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Churches Should Establish Their Position On Same-sex Marriage—Pro or Con
To protect themselves and their facilities from legal challenges, churches need to take inventory of their constitutional documents and revise them accordingly.

In response to recent case law and impending federal legislation regarding same-sex marriage, churches and religious charities should take steps to establish and protect their position—pro or con—on the issue.

"You can't say 'Our constitution is the New Testament;' or 'We have our own laws and traditions,' You'll be more vulnerable to attack."

Addressing the annual "Church & the Law" seminar put on by his firm, Carter & Associates, Terrance Carter told a 500-plus audience that if a religious organization fails to articulate its position on same-sex marriage, it is vulnerable to a challenge under human rights legislation or under the proposed Criminal Code amendments regarding hate propaganda (Bill C-250).

"It's up to a church, mosque or synagogue how it's going to present itself in a civil law context," he said. "If you don't, the court will make its own interpretation based on whatever evidence it gathers."

The basis of a church's own interpretation of the meaning of marriage is contained in the Ontario Court of Appeal's ruling in Halpern v. Canada (Attorney General), [2003] O.J. No. 2268, which held as follows: "Freedom of religion under s. 2(a) of the Charter ensures that religious groups have the option of refusing to solemnize same-sex marriages." This position is also contained in Parliament's draft Proposal for an Act Respecting Certain Aspects of Legal Capacity for Marriage for Civil Purposes in these words: "s. 2: "Nothing in the Act affects the freedom of officials of religious groups to refuse to perform marriages that are not in accordance with their religious beliefs."

Carter, past chair of the Canadian Bar Association's National Charity and Not-For-Profit Law Section, began by defining churches and other religious organizations as "voluntary associations of persons who come together for a collective purpose as reflected in their respective governing agreement, namely their constitution."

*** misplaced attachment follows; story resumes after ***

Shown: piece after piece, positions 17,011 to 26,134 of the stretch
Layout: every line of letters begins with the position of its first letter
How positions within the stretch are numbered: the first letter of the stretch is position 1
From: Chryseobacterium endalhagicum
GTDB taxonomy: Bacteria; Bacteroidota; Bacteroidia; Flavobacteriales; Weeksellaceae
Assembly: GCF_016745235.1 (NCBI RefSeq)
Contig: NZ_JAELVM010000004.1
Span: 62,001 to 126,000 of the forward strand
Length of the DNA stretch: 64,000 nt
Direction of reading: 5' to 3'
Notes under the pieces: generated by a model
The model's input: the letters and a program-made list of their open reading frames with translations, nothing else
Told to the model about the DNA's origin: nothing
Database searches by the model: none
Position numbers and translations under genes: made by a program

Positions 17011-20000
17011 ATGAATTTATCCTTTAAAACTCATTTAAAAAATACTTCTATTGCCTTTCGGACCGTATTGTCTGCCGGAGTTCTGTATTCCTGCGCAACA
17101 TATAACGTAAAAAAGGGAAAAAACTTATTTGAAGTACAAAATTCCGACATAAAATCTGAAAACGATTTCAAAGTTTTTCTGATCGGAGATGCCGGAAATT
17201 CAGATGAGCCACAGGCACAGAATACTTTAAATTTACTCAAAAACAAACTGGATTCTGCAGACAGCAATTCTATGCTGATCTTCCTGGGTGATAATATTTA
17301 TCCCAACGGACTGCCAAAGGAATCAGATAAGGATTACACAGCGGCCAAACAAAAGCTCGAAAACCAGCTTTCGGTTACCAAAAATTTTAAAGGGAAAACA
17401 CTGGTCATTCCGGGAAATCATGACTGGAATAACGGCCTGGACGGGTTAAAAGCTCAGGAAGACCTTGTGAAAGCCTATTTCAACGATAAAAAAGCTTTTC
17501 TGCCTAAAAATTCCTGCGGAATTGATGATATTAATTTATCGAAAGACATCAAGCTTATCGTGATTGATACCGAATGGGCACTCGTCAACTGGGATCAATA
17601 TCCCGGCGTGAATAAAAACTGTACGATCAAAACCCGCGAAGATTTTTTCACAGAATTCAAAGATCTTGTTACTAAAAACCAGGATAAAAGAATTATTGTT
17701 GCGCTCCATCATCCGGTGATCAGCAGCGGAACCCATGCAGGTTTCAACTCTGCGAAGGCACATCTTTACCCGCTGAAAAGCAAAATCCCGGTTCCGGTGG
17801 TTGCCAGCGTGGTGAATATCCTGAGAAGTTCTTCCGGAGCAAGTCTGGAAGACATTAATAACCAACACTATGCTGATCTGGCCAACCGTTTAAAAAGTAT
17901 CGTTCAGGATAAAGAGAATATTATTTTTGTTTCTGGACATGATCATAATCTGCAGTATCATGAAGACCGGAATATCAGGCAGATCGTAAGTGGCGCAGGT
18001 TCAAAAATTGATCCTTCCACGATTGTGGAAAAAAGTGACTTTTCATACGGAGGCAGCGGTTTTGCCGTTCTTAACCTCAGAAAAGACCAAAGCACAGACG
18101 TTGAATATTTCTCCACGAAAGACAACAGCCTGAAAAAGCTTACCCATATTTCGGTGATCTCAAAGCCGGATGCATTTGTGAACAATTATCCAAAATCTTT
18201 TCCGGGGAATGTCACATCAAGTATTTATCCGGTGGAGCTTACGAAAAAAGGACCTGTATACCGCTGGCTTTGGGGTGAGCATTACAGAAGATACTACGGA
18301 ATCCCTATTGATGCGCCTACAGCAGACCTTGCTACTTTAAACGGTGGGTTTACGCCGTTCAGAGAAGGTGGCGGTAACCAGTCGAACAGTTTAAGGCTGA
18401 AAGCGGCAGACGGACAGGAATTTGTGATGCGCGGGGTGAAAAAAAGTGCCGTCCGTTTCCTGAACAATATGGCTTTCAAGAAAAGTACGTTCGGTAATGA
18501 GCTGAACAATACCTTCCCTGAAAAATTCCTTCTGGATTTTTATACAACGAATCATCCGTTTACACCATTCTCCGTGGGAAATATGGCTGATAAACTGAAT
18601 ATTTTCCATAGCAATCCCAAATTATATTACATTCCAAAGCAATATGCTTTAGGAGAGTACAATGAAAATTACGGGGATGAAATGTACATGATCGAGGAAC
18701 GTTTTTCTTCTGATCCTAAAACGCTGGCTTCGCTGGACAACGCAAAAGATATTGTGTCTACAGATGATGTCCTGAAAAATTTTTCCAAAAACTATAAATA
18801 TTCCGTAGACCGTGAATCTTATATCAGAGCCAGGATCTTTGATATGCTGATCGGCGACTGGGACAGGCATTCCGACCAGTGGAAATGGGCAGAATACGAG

He stressed the importance of the constitutional documents, which are the repository of the organization's beliefs, noting, "Since a church is nothing more than what the individuals forming it decide it to be, it is essential for churches to clearly state what they believe and, where possible, relate those beliefs to Scripture."

The constitution for unincorporated churches usually consists of a single document; for incorporated churches, there are letters patent, general operating bylaws and policy statements.

"You can't say, 'Our constitution is the New Testament,' or 'We have our own laws and traditions,' " said Carter. "You'll be more vulnerable to attack."

He emphasized that a "Statement of Faith" should always be part of a church's constitution. "It is key," he said, "the bedrock of what you are."

If applicable, the Statement of Faith should reflect a church's theological belief in a literal and/or orthodox interpretation of Scripture. General quotes, such as those contained in the "Apostle's Creed," can be included, but he stressed that care should be taken not to quote passages that could be construed as promoting hatred against an identifiable group.

Other constitutional documents, such as charitable objects, operating bylaws and policy statements should contain a clear linkage with the Statement of Faith.

If the church does not support same-sex marriage, its policy statements should contain words "recognizing marriage as a holy sacrament of the church and defining marriage as being between one man and one woman in accordance with its Statement of Faith."

In addition, clergy should be required to subscribe to the church's constitution, including its Statement of Faith. The policy statement should include a term requiring marriage to be solemnized only by clergy of the local church or other clergy approved by the church who have subscribed to the Statement of Faith and the constitution of the church.

There could also be a term restricting the use of church facilities to church programs and purposes, which are consistent with the Statement of Faith. Carter cautioned that facility-use policies should use neutral wording and be prepared in a manner consistent with the requirements of the Human Rights Code. The wording should not refer to "identifiable groups."

Finally, he recommended that churches review their existing constitutional documents to ensure they are consistent with recent developments in the law.

He also suggested conducting a "legal audit" to examine possible exposure to legal liability. This would also apply, he said, to their liturgies and teaching materials.

"It would be prudent," he noted, "for local churches and/or denominations to educate clergy of their legal rights in relation to the fulfillment of their ministerial duties and the operations of the church as a whole."

John Jaffey is a staff writer for The Lawyers Weekly.

Originally published in The Lawyers Weekly, January 30, 2004.




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